Sunday, February 22, 2009

Malaysia struggles to save jobs

While United Malay National Organisation leaders are busy with their contests for the party top posts as well as with Perak's illegal state government, Elizabeth Wong nude photos, attacks on Khalid Ibrahim and soon by-elections, there are other pressing issues that not been addressed.

We are losing more jobs and more opportunities with our non-stop-politicking and incessant quests for political survivals. We have imcompetent Prime Minister, scandalous and weak PM-in-waiting and all corrupt leaders behind them without visions to steer the nation out of the mess.

We need new set of leaders and a new federal government!

Published: February 21, 2009, 23:06
Kuala Lumpur: Malaysia's attempts to boost its faltering economy will likely fail as the drag of falling demand for its main exports of electronics, commodities and oil is too large for any domestic expansion programme to offset.

The government is to introduce a second spending package in March but with a change of leadership looming, the focus is likely to be on preserving jobs in industries that compete on low labour costs rather than restructuring the economy.
While many countries in Asia have acted decisively to staunch the decline in economic activity, unveiling economic stimulus of up to 12 per cent of gross domestic product (GDP), Malaysia has lagged, spending just $2 billion (Dh7.35 billion) in its first economic boost.

"I do not think we should expect much out of this [second] package," said Mohammad Ariff, executive director of the Malaysian Institute of Economic Research, an influential think-tank.
The government has not signalled how big the second package will be, saying only it will be larger than the first, but analysts predict it will be worth between 7 billion ringgit (Dh7.14 billion) to 10 billion ringgit.

"It is a drop in the bucket, less than two per cent of GDP which pales in comparison with what Singapore is talking about," said Ariff.
Asia's economies were initially thought to have escaped from the contagion caused by the US financial crisis but the slump in global demand has caused exports to fall off a cliff.
In Malaysia where exports are equivalent to 100 per cent of GDP, sales overseas slumped by 14.9 per cent year-on-year in December. Electronics, which account for close on 40 per cent of total exports, fell to just 17 billion ringgit, down from a peak of 24.78 billion ringgit in September.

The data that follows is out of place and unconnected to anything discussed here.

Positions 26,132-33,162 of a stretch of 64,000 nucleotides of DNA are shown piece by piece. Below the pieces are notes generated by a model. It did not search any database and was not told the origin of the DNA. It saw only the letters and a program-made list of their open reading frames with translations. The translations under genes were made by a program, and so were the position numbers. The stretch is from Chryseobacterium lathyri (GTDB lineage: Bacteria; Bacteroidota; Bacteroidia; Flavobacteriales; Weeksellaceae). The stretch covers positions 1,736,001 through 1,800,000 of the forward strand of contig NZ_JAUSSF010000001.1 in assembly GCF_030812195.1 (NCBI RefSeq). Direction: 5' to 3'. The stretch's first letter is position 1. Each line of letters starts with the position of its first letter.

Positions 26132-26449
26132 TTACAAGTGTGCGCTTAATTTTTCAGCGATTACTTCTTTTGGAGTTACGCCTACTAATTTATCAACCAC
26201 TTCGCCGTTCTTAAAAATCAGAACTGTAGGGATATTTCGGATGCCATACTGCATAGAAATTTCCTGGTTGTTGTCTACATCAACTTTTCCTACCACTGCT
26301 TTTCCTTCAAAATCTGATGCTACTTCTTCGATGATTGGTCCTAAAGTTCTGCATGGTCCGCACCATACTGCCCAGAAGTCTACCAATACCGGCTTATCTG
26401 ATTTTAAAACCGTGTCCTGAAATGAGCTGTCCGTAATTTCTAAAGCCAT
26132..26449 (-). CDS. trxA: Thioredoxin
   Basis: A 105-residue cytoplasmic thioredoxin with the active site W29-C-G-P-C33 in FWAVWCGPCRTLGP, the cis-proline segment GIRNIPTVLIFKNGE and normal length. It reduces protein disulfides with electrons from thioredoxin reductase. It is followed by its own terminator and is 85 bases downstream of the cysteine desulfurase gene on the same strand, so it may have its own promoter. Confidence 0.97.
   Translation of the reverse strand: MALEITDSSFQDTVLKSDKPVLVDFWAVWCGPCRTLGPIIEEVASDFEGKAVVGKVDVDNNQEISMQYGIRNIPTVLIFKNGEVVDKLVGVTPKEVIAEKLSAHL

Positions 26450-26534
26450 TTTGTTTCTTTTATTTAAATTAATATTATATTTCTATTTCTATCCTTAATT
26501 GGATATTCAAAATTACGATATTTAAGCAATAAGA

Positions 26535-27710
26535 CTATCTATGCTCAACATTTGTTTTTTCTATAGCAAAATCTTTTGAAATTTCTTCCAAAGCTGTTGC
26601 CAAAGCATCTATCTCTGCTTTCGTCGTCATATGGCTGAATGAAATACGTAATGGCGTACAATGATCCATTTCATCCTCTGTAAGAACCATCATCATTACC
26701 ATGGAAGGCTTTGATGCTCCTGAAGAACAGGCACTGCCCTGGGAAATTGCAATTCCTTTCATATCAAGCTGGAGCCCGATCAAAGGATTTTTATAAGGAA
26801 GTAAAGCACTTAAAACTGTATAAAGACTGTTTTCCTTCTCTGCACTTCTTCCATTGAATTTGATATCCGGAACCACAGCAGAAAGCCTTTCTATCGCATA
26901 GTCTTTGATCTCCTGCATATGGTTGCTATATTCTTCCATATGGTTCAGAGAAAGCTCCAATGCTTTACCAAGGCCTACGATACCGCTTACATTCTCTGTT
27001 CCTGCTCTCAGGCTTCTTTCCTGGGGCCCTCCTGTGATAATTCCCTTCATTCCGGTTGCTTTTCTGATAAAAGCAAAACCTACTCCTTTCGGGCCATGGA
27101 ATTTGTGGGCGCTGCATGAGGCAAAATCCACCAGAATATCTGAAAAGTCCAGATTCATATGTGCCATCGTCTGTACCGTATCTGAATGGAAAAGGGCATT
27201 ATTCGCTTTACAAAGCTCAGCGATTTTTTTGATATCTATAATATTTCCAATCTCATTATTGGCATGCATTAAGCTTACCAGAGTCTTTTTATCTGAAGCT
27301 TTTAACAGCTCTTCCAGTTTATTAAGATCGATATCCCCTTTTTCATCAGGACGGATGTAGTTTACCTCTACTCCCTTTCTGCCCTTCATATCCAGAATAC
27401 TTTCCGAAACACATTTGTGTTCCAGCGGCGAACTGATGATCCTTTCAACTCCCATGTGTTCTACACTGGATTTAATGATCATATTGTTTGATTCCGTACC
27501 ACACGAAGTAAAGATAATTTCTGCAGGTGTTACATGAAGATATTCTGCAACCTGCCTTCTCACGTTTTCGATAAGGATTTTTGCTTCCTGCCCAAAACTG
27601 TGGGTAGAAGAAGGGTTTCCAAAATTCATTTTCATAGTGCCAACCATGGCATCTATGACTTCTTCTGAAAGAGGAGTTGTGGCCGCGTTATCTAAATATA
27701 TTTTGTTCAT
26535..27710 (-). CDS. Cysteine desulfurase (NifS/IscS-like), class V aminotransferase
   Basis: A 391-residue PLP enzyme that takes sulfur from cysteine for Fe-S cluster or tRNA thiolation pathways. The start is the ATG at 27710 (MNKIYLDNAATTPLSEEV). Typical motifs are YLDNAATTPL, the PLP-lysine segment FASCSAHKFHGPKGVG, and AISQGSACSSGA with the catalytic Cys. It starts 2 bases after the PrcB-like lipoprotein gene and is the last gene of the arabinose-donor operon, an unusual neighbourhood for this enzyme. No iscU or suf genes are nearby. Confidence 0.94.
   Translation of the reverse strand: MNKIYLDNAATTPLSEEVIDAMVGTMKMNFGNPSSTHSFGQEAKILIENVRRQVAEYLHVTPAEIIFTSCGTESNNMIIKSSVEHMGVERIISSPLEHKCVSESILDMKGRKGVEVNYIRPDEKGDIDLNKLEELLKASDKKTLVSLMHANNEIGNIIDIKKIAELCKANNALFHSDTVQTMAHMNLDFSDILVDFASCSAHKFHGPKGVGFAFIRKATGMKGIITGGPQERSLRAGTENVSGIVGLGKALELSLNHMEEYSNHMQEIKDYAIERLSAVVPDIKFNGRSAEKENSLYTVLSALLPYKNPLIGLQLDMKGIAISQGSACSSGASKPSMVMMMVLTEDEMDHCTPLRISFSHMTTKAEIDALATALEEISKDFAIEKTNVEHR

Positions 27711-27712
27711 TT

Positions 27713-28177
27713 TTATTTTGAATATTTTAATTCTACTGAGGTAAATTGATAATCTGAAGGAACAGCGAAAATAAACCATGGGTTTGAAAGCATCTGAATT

While Malaysia, a country of 27 million people unveiled a timid $2 billion package in November worth just over one per cent of GDP, to boost the economy, neighbouring Singapore by contrast raided its trove of savings accumulated during the boom since 1998 and spent $13.7 billion to boost domestic demand.

This reflects the fact that it saved through the good years. In 2007, Singapore ran a budget surplus 12.2 per cent of GDP and it was in surplus to the tune of 9.5 per cent of GDP in 2008, according to estimates from Deutsche Bank.
Malaysia by contrast spent its way through the boom years for exports, commodities and crude oil and racked up a deficit of 3.3 per cent of GDP in 2007, and likely overshot its planned 3.1 per cent budget deficit target for 2008 with 4.8 per cent of GDP.

Fitch Ratings cut Malaysia's A-plus local currency outlook to negative in February and warned that the government was over-dependent on oil revenues which account for 40 per cent of budget revenue, according to the agency.

Although Malaysia has locked in revenues from high oil prices for the 2009 budget, the drop in crude prices to less than $35 a barrel from over $148 at their peak will make the 2010 budget harder to draw.

As well as being late to apply the spending stimulus needed to rescue Malaysia from what could be its first recession in eight years, the money has not been spent fast enough.
Of the $2 billion already pledged to revive the economy, 70 per cent is still sitting with ministries saddled with bureaucracy rather than being spent, according to government ministers and industry.

"The second stimulus has to cut through present weaknesses in delivery systems, it has to cut through the usual procedural delays, and it all has to happen by June if we are hoping for a cushion," Razali Ibrahim, a lawmaker from the National Front ruling coalition, said.
There are also concerns that political changes are influencing the announcement of the second fiscal package.

Deputy Prime Minister Najib Razak, who is also the finance minister, will take over the country's top job but not until after polls in the United Malays National Organisation (UMNO), the main coalition party, in late March.

Although Najib will stand unopposed there are big battles for the deputy presidency of UMNO which could distract the government from implementing the needed budget boost.
Najib will then need to win a key parliamentary by-election in April.
So far, Najib has taken charge of and lost two by-election campaigns, one of which saw opposition leader Anwar Ebrahim return to parliament for the first time in 10 years after a bar on holding office following the expiry of a jail term.

Najib is seen a more decisive leader than Prime Minister Abdullah Ahmad Badawi and skilfully engineered the takeover of an opposition controlled state this month.
But he is less popular among the electorate than the incumbent which means he'll likely focus on populist policies, such as job saving, in the second stimulus.

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